Code Review

Code Review

Code review ensures high quality software that is maintainable for the lifetime of the code

Code review is one of the most common and powerful ways for software engineers to learn. On top of increasing code quality, it builds engineering culture within a team.

How to handle the situation as a CodeOwner and push back Large Pull Request from External Team?

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Anonymous User at Taro Community

How can I handle a situation where I am frequently asked to review Pull Requests for our large monolithic application that powers web, mobile, and platform services, but some of these requests involve over 2000 lines of code and 53 modified JavaScript files from teams outside my own, and I lack context on the new features being added?

Despite declining these requests and suggesting alternative solutions, such as recommending another engineer with more familiarity with the feature, the web team still approves these large Pull Requests. How can I effectively communicate my concerns about the code quality and potential issues or bad coding practices within these large PRs, and what steps can I take to ensure that the appropriate team members are reviewing and approving them?

Context about me & external team: I'm a senior engineer and one of the code owners. I'm responsible for backend changes for API, but I am often asked to review Pull Requests coming from different changes also for Web (React, TypeScript). I noticed a lot of Pull Request coming to me since our codebase is 1 large monolithic application that powers web, mobile, and backend platform services, and it is stored in 1 GitHub Repro.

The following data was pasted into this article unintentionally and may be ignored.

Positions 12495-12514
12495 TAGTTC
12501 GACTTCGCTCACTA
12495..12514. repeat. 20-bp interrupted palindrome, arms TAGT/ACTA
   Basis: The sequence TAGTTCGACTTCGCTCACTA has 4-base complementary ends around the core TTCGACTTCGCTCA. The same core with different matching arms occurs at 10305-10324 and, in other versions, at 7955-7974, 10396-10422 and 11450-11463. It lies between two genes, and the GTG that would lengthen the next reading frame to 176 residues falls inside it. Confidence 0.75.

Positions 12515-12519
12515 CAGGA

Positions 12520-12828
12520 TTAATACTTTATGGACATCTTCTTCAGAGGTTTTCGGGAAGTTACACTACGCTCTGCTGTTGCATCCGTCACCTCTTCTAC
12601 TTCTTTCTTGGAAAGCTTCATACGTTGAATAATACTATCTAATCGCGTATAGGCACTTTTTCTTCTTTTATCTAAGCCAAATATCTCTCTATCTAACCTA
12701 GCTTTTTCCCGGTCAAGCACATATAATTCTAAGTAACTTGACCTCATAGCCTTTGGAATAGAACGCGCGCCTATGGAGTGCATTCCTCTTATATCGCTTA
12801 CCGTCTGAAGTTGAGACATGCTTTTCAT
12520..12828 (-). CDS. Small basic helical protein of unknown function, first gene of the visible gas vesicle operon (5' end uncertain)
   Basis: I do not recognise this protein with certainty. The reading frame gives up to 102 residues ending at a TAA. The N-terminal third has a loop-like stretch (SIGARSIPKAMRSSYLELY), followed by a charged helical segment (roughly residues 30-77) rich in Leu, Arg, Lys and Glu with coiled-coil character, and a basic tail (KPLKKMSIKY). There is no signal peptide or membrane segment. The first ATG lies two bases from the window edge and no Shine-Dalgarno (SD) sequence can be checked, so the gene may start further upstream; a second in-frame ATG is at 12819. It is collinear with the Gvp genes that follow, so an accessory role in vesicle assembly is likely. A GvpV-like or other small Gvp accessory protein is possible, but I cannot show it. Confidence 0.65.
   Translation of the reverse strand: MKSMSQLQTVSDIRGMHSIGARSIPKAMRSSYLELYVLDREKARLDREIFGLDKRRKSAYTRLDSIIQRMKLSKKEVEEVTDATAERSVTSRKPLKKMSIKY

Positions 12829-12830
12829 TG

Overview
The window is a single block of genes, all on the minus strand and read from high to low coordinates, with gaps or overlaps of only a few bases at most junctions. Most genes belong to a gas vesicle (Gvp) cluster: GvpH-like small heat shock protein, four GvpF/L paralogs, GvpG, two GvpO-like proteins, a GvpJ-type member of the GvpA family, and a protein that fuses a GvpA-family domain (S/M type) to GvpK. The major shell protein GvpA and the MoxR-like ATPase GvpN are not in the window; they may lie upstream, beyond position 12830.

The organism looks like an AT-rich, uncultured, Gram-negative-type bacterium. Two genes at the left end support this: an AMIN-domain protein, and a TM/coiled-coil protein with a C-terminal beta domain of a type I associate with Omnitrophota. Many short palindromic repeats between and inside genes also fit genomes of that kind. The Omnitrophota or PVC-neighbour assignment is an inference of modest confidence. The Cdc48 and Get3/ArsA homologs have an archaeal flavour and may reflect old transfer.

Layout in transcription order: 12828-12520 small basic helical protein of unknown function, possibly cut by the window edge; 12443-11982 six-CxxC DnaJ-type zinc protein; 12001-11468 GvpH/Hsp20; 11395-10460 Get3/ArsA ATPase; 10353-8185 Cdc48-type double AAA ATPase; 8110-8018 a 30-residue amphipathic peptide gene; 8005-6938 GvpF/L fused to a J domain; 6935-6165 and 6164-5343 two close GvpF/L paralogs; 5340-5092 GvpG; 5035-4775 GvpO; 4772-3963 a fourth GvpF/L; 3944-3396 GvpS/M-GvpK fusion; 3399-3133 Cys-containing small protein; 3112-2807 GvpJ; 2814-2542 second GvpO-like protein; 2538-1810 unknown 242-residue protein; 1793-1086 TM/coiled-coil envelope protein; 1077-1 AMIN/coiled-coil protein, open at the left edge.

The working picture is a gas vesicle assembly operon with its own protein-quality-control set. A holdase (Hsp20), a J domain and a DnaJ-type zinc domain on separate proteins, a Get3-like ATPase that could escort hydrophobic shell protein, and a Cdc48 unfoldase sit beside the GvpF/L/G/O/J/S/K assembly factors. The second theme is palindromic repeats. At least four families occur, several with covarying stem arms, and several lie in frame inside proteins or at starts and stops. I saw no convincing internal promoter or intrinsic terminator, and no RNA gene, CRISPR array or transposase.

The external team are people who I do not work directly with and they are new to our codebase, but their team is pushing out new features as new major initiative from another Team and the stake are high for their project to be roll out. Lately, there's multiple bugs introduced from the external team, and it causes Production issues. And I'm getting buy-in from my Directors that we need to lay down some rules for changes from the external team.

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6 months ago

How to apply One Diff, One Thesis via Github?

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Anonymous User at Taro Community

I understand the idea and the purpose behind an atomic diff but what would that look like in practice if we were using Github? My understanding about this is sort of vague.

I'll lay out two different approaches that I've been thinking about along with their pros/cons. Please let me know if I'm thinking about this correctly.